If Spidey #1 has one big problem, it's answering the question "why?". When Spidey was returned to high school in Ultimate Spider-Man #1, it felt like a fresh reinvention. This issue feels like more of the same. There's nothing new to this take on Peter Parker's earliest days reading very much a redux of Ultimate, albeit with a faster pace. Robbie Thompson packs the first issue with characters, including three villains and a poorly-defined version of Gwen Stacy. The inclusion of so much in the space leaves no room for a thesis statement, and readers may be questioning where the series is supposed to go from here.

All of that action (and comparison to Ultimate) points out the strongest element of Spidey #1, Nick Bradshaw's art. Bradshaw uses a quick, pop style that is much better defined than Mark Bagley's. He revels in the designs of villains costumes and showing them off in action sequences. Both Doctor Octopus and the foe revealed on the final page are rich with detail and the big action sequence of the book is fast and fun. Even Peter's goofily redesigned wrestler's outfit comes with purpose and is the biggest laugh in the book. If it can find a sense of direction, then Spidey may become a highly recommended retelling of these classic origins and an excellent showcase for Bradshaw's artwork.

Grade: C+

All-New Inhumans #1 Crystal
(Photo: Stefano Caselli)

All-New Inhumans #1

Written by James Asmus and Charles Soule

Art by Stefano Caselli

Colors by Andres Mossa

After about a year of new series being launched, All-New Inhumans#1 is the issue where the Inhumans push finally starts to click. It reads in a very similar manner to classic Claremont X-Men comics. There's lot of hate and fear, frightful conspiracies, wild powers on display, and globetrotting galore. It's a superhero team book based on an us vs. them mentality that manages to finally find its footing here in the wheelchair bound Gorgon.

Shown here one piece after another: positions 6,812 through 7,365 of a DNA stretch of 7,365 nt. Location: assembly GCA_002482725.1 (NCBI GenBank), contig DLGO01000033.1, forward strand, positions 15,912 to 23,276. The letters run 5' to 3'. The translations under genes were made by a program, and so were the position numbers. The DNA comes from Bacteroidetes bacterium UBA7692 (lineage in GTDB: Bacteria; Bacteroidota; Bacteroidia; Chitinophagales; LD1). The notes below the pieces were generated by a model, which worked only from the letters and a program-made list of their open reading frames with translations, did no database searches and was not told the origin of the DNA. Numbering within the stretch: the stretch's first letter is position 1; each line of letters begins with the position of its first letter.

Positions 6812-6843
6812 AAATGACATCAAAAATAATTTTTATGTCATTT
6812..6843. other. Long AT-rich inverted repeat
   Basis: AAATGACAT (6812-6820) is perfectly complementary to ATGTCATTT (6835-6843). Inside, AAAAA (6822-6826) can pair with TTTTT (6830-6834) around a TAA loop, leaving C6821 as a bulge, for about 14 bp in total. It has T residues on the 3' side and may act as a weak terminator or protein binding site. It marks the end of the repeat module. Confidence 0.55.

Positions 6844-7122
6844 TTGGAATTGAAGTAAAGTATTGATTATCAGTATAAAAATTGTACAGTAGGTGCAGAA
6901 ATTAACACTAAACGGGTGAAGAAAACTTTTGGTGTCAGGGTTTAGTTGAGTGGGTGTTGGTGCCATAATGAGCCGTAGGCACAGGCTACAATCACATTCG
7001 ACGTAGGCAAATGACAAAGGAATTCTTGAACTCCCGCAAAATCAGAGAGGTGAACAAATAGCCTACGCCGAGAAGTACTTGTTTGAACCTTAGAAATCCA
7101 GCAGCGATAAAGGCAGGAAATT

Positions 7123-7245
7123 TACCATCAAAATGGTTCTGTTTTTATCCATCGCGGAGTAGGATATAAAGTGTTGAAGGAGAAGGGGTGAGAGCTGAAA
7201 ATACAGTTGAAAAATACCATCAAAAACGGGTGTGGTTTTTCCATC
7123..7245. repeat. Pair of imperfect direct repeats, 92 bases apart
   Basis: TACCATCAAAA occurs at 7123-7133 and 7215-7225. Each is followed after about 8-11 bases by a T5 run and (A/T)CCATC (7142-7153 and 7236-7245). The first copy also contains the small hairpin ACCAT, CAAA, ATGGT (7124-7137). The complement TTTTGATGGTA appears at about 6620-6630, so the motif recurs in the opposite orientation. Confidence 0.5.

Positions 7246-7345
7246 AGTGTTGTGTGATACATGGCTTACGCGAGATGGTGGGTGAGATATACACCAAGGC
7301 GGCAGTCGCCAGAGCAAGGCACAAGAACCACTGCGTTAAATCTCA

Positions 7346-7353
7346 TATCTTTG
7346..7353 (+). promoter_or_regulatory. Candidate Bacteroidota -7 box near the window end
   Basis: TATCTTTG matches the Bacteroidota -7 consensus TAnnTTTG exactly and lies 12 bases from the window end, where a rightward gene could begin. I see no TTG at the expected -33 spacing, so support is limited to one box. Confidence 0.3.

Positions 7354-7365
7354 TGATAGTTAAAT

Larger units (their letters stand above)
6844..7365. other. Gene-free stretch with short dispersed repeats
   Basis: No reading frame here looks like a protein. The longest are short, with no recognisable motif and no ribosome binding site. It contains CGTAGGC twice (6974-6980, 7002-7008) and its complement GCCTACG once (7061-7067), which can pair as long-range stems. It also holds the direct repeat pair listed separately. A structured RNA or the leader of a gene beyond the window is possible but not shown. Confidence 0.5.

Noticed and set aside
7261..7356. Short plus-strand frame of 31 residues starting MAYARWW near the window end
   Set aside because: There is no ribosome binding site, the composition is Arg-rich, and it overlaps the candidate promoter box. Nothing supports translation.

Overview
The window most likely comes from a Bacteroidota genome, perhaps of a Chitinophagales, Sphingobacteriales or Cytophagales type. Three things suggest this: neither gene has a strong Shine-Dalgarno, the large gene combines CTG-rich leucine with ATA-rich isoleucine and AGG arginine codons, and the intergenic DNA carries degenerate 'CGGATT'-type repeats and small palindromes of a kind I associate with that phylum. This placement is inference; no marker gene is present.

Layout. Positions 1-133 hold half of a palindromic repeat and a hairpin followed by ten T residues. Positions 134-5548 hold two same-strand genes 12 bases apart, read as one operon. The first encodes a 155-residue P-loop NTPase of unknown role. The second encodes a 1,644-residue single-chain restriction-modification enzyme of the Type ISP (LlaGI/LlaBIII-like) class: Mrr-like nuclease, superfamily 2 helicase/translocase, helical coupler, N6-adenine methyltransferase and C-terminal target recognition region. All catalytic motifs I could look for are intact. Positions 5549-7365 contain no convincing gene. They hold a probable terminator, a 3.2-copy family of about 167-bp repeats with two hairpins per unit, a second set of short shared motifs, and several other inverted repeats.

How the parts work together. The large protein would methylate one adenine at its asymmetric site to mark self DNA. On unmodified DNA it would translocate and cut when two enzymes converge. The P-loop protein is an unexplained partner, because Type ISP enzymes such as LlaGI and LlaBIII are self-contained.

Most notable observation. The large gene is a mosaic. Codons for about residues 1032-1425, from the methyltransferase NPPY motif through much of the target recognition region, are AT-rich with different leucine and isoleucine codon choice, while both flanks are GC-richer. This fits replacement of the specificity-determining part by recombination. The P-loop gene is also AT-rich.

Writers James Asmus and Charles Soule show off a big cast, but focus primarily on two classic Inhumans in this issue: Gorgon and Crystal. That focus pays dividends as it creates two clearly defined (and likable) characters for readers to latch onto. Gorgon's gruffness is undercut by his newfound vulnerability and self-doubt. The different faces he shows to students and other royals is humanizing. Crystal is much more fun, embracing her role as ambassador and resident asskicker. She shows off in combat and manages to remain both empathetic and humorous with her friends. While the wide variety of scenes in All-New Inhumans #1 may be disjointed at times, these two provide a much needed focus.

The many, many settings that the team moves through are all well conveyed by Stefano Caselli. Setting is never in doubt as he makes each new place feel appropriately big, from the stratosphere to New York City to the Outback. Travel is a core conceit to a group seeking out new members from around the world and Caselli moves the reader as well as the cast. Character designs, specifically costuming, is hit or miss though. Gorgon's enormous wheelchair fits his personality well, but both his and Crystal's jumpsuits remain weak points that only their creator, Jack Kirby, could really pull off. All-New Inhumans #1 is visually engaging in most panels though and finally gives readers a reason to care about this new team hitting the scene at Marvel Comics.

Grade: B-

What did you think of this week's comics? Sound off in the comments below.